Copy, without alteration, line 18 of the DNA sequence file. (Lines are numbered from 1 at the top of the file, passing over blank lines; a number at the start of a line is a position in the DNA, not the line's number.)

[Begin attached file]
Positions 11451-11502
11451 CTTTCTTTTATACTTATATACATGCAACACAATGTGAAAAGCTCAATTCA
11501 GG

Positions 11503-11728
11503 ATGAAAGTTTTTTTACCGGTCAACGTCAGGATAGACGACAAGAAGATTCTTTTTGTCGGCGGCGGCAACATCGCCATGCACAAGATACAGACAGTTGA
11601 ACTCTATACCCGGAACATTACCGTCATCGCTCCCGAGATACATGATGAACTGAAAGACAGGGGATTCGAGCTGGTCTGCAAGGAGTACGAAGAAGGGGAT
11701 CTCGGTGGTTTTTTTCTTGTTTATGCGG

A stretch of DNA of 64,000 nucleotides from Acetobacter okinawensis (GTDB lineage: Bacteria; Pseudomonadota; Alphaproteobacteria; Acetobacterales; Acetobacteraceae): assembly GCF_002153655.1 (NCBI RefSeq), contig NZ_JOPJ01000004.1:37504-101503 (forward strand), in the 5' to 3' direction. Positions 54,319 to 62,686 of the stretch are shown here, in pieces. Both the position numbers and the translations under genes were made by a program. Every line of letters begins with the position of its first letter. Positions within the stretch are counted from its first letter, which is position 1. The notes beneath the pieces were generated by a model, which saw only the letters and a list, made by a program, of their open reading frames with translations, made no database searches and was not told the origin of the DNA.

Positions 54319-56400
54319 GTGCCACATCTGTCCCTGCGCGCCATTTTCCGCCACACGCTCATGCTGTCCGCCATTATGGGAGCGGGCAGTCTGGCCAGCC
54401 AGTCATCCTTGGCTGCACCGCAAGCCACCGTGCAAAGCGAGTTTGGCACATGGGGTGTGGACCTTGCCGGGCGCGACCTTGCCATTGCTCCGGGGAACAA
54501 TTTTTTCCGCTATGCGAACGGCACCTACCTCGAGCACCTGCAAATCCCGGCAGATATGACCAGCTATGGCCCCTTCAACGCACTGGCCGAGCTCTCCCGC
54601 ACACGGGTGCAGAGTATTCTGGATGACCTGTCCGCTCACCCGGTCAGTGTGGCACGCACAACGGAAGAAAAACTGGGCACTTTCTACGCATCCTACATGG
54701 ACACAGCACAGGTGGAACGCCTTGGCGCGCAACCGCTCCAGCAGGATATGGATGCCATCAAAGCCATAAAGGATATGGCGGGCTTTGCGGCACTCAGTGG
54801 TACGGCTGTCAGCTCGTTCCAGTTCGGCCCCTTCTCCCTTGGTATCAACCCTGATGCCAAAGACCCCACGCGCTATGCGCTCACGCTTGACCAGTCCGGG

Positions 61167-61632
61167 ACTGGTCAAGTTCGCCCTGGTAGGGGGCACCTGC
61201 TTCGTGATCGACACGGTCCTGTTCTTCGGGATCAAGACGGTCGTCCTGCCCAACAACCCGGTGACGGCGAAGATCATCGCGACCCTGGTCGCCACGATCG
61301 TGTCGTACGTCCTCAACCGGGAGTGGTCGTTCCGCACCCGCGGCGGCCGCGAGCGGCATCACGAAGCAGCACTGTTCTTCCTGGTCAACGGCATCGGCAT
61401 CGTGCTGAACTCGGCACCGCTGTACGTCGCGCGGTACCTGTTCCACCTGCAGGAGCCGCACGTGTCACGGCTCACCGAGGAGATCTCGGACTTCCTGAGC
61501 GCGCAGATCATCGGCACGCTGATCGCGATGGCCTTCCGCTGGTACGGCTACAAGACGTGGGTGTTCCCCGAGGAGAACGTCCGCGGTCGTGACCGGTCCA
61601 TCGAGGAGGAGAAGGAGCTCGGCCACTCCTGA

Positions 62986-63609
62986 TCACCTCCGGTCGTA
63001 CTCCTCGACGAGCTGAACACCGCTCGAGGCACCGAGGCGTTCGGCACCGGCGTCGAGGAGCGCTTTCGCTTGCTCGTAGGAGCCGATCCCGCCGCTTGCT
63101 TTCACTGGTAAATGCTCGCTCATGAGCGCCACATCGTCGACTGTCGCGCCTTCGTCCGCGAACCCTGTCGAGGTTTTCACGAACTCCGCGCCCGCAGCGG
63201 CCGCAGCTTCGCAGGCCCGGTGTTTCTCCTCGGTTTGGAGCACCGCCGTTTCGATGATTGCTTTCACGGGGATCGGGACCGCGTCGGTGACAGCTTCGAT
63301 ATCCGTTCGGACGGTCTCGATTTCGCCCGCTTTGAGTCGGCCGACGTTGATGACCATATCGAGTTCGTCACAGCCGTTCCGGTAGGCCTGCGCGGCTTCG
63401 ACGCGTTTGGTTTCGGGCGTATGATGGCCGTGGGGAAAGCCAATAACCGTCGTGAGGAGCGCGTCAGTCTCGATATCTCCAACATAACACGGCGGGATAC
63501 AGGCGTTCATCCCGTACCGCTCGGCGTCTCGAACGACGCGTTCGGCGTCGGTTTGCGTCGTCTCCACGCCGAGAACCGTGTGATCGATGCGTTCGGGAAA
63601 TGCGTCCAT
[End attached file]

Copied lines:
61201 TTCGTGATCGACACGGTCCTGTTCTTCGGGATCAAGACGGTCGTCCTGCCCAACAACCCGGTGACGGCGAAGATCATCGCGACCCTGGTCGCCACGATCG